Nowhere did they advise reducing physical activity or staying inside in urban areas when the weather is hot and muggy, as the news media frequently do. In fact, it is unclear how much lower ozone levels are inside the home, if any.
It is perfectly acceptable for government regulations not to make perfect sense to all citizens; there are many scientific nuances to public health and air pollution that are beyond the layperson’s grasp. Common sense, however, is a fair yardstick for questioning government regulations.
If the worst respiratory sickness occurs in sites and seasons that don’t coincide with the worst pollution, we should be re-examining the regulations intended to reduce that sickness. After all, evidence that respiratory illness was worse in places and times with high pollutant levels was the basis for those regulations.
Let’s spend public funds on problems where the benefits to health and life are easily counted and ties between cause and sickness are not so contradictory. Perhaps the picture will be clearer when we answer whether more lives and suffering will be saved by spending billions of tax dollars on removing the last air pollutants or on other public projects that more clearly alleviate suffering, like, for example, separating grade levels at busy intersections. But not, of course, at intersections where the risk is below average.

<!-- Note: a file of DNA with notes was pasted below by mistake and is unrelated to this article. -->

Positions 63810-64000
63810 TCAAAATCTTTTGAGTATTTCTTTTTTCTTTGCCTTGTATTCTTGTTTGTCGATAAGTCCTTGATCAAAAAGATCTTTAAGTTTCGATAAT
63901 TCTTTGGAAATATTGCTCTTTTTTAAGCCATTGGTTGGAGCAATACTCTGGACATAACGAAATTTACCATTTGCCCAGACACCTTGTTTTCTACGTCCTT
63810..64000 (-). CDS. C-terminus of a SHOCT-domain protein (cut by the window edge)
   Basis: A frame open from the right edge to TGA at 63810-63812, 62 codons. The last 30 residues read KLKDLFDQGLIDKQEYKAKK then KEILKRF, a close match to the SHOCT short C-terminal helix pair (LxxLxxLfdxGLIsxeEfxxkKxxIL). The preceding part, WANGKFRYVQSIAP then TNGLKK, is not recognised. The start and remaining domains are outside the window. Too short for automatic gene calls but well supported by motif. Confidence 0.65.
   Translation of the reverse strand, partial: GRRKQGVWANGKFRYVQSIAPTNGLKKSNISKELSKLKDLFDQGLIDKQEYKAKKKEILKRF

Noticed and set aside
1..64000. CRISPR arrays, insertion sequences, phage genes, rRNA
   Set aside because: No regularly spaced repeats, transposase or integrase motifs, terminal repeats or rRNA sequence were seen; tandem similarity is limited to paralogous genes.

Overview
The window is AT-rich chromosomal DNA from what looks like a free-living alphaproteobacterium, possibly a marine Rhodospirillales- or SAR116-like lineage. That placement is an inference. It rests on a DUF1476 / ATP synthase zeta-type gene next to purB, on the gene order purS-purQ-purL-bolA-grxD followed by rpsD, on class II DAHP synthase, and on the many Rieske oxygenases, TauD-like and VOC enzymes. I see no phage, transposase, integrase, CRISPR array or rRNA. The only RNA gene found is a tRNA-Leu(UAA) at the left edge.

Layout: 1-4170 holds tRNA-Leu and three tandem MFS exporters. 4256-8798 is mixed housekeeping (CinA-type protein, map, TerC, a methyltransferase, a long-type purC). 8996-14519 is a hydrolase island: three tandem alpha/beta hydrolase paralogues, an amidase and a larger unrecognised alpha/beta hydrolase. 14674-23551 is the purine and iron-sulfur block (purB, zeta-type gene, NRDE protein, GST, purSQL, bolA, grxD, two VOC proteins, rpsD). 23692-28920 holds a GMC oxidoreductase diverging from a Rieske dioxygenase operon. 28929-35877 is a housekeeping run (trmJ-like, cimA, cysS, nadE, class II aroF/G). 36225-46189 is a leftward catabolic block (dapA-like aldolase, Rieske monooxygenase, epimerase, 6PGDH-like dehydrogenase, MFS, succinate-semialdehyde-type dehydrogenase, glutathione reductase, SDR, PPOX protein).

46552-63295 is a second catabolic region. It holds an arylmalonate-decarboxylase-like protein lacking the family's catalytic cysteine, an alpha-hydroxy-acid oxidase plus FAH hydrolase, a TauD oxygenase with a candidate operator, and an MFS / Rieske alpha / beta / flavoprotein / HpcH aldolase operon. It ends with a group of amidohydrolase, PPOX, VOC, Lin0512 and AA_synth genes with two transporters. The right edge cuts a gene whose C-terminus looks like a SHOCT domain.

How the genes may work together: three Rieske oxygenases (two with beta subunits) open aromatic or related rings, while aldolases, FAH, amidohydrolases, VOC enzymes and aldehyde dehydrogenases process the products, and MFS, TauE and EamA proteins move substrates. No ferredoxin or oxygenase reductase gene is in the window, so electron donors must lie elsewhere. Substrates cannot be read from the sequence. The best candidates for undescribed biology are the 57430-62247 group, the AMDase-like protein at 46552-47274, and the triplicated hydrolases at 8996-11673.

University of Georgia Professor Emeritus Harold Brown is an Adjunct Scholar with the Georgia Public Policy Foundation and author of “The Greening of Georgia: The Improvement of the Environment in the Twentieth Century.” The Georgia Public Policy Foundation is an independent think tank that proposes practical, market-oriented approaches to public policy to improve the lives of Georgians. Nothing written here is to be construed as necessarily reflecting the views of the Georgia Public Policy Foundation or as an attempt to aid or hinder the passage of any bill before the U.S. Congress or the Georgia Legislature.
© Georgia Public Policy Foundation (May 7, 2004). Permission to reprint in whole or in part is hereby granted, provided the author and his affiliations are cited.